In the 1920s and 30s, a noted homeopath called Dr Edward Bach discovered a system of flower remedies that can help us rediscover the positive side of ourselves. He believed, as many doctors do today, that attitude of mind plays a vital role in maintaining health and recovering from illness. When he died in 1936 he had developed a complete system of 38 flower remedies and also the famous Rescue® Remedy, each prepared from the flowers of wild plants, trees and bushes. The remedies work by treating the individual rather than the disease or its symptoms. Still made at Mount Vernon, the home of Dr Bach, Bach Original Flower Remedies are the only flower essences bearing Edward Bach's signature.
...is the remedy for people who have given up belief and hope. Gorse represents a stronger kind of downheartedness than the Gentian state, because Gorse people wilfully refuse to be encouraged, so certain are they that their case is hopeless. If ill, they may think themselves incurable, and that nothing can be done.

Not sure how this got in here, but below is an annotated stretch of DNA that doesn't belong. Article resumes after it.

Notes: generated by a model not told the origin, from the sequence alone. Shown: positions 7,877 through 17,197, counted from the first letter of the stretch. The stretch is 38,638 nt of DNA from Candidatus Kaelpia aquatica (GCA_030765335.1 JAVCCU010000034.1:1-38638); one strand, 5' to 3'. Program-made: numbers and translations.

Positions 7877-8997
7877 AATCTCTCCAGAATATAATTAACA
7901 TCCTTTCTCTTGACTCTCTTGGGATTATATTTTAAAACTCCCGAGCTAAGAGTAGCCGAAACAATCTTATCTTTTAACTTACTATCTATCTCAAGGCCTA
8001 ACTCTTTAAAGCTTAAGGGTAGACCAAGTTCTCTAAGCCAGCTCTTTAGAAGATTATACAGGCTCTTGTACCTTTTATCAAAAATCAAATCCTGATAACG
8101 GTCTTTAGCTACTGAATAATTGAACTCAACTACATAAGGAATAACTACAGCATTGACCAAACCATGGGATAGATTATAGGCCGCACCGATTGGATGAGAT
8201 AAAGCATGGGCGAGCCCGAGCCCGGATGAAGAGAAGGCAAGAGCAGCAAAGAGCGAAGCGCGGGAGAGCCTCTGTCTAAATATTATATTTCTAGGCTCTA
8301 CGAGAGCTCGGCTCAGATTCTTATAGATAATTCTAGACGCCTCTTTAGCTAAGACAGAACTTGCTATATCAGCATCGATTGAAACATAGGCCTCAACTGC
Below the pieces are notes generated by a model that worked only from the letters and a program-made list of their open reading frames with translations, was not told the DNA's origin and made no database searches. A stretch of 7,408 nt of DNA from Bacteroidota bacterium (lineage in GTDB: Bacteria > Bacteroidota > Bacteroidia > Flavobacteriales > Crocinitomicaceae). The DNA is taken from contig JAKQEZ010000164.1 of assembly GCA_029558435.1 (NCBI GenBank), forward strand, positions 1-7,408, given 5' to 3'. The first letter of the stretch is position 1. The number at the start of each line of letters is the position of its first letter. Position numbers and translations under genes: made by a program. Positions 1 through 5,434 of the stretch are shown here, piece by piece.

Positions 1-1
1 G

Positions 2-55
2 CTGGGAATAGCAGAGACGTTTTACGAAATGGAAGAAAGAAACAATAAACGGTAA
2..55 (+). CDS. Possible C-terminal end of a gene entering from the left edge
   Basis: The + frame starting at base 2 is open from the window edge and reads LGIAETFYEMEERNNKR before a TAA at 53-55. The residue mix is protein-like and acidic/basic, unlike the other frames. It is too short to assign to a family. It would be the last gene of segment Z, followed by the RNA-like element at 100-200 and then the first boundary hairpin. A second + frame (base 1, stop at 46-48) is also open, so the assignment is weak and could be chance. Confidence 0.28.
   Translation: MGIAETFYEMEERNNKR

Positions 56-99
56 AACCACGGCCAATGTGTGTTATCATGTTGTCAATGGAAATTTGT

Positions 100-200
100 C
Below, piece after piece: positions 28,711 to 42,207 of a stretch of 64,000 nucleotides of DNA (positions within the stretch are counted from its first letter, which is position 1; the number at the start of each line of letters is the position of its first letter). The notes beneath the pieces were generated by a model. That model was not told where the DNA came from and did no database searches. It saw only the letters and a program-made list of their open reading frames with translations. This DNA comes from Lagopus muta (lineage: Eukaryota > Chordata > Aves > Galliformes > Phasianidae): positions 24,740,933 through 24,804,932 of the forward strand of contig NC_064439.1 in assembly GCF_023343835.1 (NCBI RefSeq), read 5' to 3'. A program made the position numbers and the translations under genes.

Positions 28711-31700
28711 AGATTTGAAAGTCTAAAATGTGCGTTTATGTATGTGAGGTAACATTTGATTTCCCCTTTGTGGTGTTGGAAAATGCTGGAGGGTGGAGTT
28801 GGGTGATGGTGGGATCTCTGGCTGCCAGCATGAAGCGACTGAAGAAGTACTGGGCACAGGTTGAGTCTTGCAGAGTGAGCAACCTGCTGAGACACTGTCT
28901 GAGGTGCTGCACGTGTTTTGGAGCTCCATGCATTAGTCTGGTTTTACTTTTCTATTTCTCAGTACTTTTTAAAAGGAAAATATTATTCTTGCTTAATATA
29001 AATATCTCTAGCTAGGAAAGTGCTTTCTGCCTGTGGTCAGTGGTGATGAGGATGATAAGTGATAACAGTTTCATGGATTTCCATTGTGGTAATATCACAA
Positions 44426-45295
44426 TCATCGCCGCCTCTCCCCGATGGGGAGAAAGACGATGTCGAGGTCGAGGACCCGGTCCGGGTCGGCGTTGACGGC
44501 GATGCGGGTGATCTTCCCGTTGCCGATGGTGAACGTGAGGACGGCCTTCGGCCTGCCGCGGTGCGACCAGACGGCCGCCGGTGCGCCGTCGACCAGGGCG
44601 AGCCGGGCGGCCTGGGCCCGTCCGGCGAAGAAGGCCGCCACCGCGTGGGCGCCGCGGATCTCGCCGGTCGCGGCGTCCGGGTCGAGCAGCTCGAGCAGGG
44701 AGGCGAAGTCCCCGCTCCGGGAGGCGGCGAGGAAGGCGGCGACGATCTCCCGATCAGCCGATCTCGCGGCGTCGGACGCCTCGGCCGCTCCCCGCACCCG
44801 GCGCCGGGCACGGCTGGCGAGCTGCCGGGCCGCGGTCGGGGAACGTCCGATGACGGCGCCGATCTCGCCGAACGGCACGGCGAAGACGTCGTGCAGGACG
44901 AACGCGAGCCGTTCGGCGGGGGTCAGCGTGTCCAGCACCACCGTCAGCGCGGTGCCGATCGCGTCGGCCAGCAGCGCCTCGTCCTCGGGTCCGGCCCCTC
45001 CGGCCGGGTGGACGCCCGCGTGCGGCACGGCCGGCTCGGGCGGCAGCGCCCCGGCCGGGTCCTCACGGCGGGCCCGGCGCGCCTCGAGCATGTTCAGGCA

Nevertheless, Dr Bach classified Gorse as a remedy for uncertainty, and not as a remedy for despairalongside Sweet Chestnut. This demonstrates that the main problem with Gorse people is a loss of faith: if we can be persuaded to see things in a different light there is usually a way forward. This is what the Gorse remedy helps to achieve.
Very great hopelessness, they have given up belief that more can be done for them. Under persuasion or to please others they may try different treatments, at the same time assuring those around that there is so little hope of relief.
- The Twelve Healers and Other Remedies
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